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Group-wide risks refer to the risks generated
from the various financial relationships formed
between the affiliates of a business group,
which can be formed of both financial and non-financial institutions.
For example, if an affiliate, in whom the financial institution has invested,
becomes insolvent, this could rapidly spread across the entire group
to the respective financial institution due to difficulties in withdrawing said investment.
- The most crucial policy aim of the financial supervisory authorities is to
accurately assess and manage the risks to financial institutions within a conglomerate.
- Thus, group-wide risks must be reflected in capital regulations, which are key to the policy.
- Moreover, when risks are generated in large corporations,
they will most likely be massive in scale and have a significant impact on financial stability.
Consequently, a regulatory system that could appropriately deal with group-wide risks is needed.
Capital regulations set a minimum capital requirement
that acts as a buffer when financial institutions face unexpected losses.
Therefore, this obligates the companies to manage an amount of capital that exceeds the minimum.
However, a distortion in the assessment of capital may occur
if the risks associated with financial institutions’ investment in
and relationships with their affiliates are not adequately reflected.
Accordingly, this study examines the current status of Korea’s supervisory system
for group-wide risks in regards to capital regulations and recommends directions for improvement.
In Korea’s case, the capital regulations for banks and holding companies
are based on a set of international standards proposed by the Joint Forum and are implemented throughout the entire group.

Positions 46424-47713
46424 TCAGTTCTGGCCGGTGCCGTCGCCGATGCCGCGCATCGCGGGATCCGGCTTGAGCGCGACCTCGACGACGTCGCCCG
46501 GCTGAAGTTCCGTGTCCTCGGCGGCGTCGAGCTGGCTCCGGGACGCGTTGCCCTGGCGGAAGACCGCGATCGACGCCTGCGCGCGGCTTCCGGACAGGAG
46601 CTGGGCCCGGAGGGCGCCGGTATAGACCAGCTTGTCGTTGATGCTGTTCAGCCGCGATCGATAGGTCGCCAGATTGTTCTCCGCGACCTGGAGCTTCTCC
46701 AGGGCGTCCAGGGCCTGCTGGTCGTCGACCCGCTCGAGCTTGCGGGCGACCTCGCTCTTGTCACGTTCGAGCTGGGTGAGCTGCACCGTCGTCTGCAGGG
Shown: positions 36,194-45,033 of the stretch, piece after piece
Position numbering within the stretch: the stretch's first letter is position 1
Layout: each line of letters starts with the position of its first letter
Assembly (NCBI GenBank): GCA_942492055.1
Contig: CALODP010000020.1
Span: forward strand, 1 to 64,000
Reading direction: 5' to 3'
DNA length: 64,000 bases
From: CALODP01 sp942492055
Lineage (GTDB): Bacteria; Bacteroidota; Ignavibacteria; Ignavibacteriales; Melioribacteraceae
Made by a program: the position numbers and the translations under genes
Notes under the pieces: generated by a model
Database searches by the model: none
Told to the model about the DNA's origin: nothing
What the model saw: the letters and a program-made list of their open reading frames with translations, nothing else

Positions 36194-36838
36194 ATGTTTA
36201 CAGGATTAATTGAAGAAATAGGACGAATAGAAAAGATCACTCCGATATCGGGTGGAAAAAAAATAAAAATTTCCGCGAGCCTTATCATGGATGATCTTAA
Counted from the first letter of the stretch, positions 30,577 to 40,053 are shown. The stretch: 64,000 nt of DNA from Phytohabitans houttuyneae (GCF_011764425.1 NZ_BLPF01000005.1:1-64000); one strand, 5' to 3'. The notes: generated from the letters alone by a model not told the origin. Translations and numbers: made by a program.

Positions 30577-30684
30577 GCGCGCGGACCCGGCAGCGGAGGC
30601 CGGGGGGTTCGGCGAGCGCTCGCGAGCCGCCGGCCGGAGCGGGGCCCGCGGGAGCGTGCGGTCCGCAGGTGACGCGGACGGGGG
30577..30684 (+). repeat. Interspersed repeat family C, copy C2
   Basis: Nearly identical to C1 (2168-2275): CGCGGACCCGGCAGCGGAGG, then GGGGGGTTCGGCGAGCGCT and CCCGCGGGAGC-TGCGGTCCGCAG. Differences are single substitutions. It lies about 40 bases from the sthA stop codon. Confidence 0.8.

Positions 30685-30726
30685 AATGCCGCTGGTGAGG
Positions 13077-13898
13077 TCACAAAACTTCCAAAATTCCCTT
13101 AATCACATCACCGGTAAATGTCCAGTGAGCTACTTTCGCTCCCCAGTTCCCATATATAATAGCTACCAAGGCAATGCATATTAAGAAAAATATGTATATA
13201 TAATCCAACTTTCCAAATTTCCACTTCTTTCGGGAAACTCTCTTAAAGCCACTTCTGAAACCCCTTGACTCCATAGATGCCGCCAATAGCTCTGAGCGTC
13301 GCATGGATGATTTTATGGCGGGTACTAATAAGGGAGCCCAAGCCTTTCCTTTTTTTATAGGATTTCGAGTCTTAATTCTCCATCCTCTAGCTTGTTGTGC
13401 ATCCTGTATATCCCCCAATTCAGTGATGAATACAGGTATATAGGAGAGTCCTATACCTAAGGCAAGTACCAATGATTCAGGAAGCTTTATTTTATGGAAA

But for the majority of groups with affiliates in insurance and securities,
the group-wide risks are not sufficiently reflected, despite their focus on finance.
Take insurance for example, if the insurance company is the largest controller of the group,
the capital adequacy is assessed in two ways.
The first method is to consolidate the group into a single regulated entity
and then adjust the minimum capital requirement.
And the second method is to deduct the insurance company’s total share in affiliates from its capital.
Meanwhile, if the insurance company has shares in an affiliate but is not the largest controlling entity,
adjustments are not implemented and therefore, there may be an overestimation of its capital.
In fact, if the capital adequacy ratio is adjusted by applying the international standard,
which deducts the amount invested by the insurance company in affiliates
from its capital, the ratio falls significantly.
This suggests that the capital adequacy of insurance companies could be overestimated
as the current regulations only partially reflect the group-wide risks.
In the case of securities companies, capital adjustments are made by deducting the total investment
from their capital, regardless of the control structure.
But, even if a securities company is the largest controller, the group is not evaluated as a single entity,
therefore the evaluation of equity capital may become distorted.
Such an evaluation method unnecessarily obligates securities companies
to hold a possibly excessive amount of capital.
On the other hand, as the parent company, securities companies
are not responsible for maintaining the total capital at an adequate level
even if their subsidiaries’ capital falls short of the minimum requirement.
- A revision of the sectorial capital regulations must be implemented to properly reflect t
he group-wide risks associated with financial institutions’ holdings of shares in affiliates.
- If such risks are adequately reflected, they may also be utilized to improve related regulations
on the separation of industrial and financial capital.
- For example, if the regulation prohibiting financial institutions from holding assets
in non-financial institutions is supplemented with capital regulations,
financial institutions would be obligated to maintain an amount of capital
that is in proportion to the level of group-wide risk, resolving the issue of misappropriation to some extent.